Arhcaeology News in Mexico Shows Mayan King Pakal Swam to Underworld, Didn’t Use Spaceship
by Christina Silva 07-26-16 9:12AM
“There is this allegorical meaning for water … where the cycle of life begins and ends.” These were the closing words, spoken by Pedro Sanchez Nava of the National Institute of Anthropology and History, of the article I found about a new discovery at the ruin site of Palenque in Mexico.
The Temple of Inscriptions is home to the resting place Mayan leader Pakal. Previously, researchers believed that the carvings on Pakal’s grave showed him in a type of spaceship, meaning that they believed he would be travelling to other worlds in his death. The National Anthropology and History Institute announced on Monday that there has been a new discovery of canals built under the Temple of Inscriptions, and carvings found in the grave saying that a god “will guide the dead toward the underworld, by submerging into the water so they will be received there.” This discovery was made with the help of a camera-equipped robot, which discovered these underground canals through sonars. This waterway was part of a larger drainage or water supply system for the Mayan people.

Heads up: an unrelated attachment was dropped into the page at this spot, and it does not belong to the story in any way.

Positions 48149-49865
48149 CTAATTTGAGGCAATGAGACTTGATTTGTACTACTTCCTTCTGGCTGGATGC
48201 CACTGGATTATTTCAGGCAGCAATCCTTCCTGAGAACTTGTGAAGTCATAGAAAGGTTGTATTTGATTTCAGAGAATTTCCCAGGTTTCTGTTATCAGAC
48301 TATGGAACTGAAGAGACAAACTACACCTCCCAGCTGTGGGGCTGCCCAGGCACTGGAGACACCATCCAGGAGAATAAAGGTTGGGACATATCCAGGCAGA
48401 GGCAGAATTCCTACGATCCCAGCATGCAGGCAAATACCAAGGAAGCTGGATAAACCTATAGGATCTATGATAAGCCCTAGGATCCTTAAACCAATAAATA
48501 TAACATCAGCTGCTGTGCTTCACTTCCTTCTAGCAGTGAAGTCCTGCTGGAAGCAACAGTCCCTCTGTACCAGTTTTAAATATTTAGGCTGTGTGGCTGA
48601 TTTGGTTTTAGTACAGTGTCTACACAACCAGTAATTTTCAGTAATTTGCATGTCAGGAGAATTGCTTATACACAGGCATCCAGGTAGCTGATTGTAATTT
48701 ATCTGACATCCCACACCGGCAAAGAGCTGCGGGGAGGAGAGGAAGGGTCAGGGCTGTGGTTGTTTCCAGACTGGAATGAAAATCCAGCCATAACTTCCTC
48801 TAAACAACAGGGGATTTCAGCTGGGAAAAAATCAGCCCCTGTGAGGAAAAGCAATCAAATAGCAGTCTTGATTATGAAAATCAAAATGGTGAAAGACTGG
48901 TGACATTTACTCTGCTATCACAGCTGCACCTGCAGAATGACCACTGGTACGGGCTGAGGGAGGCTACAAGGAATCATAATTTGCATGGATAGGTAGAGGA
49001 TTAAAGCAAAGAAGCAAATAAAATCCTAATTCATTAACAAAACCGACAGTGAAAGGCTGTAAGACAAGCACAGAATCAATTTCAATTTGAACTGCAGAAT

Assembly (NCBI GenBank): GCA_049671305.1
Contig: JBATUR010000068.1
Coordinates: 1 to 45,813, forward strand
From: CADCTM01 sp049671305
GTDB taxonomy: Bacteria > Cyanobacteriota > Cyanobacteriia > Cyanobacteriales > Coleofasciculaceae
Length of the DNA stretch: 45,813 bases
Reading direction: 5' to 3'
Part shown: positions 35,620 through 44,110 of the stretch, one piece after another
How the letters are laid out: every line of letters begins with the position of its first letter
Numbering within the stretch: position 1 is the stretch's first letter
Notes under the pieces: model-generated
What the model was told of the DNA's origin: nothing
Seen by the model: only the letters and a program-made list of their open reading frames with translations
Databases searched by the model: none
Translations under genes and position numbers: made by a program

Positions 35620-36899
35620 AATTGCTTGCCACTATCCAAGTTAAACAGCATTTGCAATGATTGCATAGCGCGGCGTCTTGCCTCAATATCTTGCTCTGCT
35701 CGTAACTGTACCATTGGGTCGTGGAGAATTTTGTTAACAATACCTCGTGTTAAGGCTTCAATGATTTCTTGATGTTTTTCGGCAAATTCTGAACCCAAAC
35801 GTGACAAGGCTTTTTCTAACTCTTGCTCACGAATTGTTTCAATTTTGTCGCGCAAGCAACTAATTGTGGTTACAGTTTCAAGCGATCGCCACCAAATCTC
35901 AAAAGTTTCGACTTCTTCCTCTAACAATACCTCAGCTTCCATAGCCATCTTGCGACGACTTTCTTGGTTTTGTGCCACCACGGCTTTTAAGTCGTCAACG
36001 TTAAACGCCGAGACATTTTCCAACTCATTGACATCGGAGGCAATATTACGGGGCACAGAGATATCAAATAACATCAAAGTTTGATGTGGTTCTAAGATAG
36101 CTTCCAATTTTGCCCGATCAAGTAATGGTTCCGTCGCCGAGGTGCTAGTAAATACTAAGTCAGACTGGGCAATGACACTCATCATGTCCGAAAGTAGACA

Arnoldo Gonzalez de la Cruz, directory of archaeology in Palenque, said that there is nothing to do with spaceships. This new evidence supports the idea that the Temple of Inscriptions was built because of the existence of the spring, reproducing the route through the flowing water, which was valued by other pre-Hispanic people in Mexico, that Pakal hoped to take to the underworld.
Drawing on what I’ve learned from this course so far, I can conclude a few things from this article. First off, this excavation is partially using mortuary archaeology as well as burial analysis: revealing social status through analysis of grave-goods, and looking at how the ancient Mayan culture treated the dead (in this case, however, it is strictly how they treated the dead king), and what this tells us about their culture. Clearly, the discovery of the canals underneath the temple show us that the ancient Mayans believed that the path to their afterlife was through the water. I also noted that the Temple of Inscriptions is a feature.
Lastly, using facts from the article and the things I’ve learned from this weeks lectures, I could draw conclusions about the Mayan society. There was obvious inequality, the king had his own temple! The article didn’t give any information about other ranks or prestige. I wasn’t sure, using only this article as my source of knowledge, what type of society the Mayans were, so I turned to (http://www.lost-civilizations.net/mayan-society.html) for a little help. It said that the Mayan civilization was not one unified empire, but rather a multitude of separate entities with a common cultural background. These separate entities were politically sovereign states. Drawing from the knowledge that the excavation site was a state, I can now conclude that the king was the “centralized government” who enforced whatever type of laws there were, that there definitely was social stratification, a large population, and economic specialization.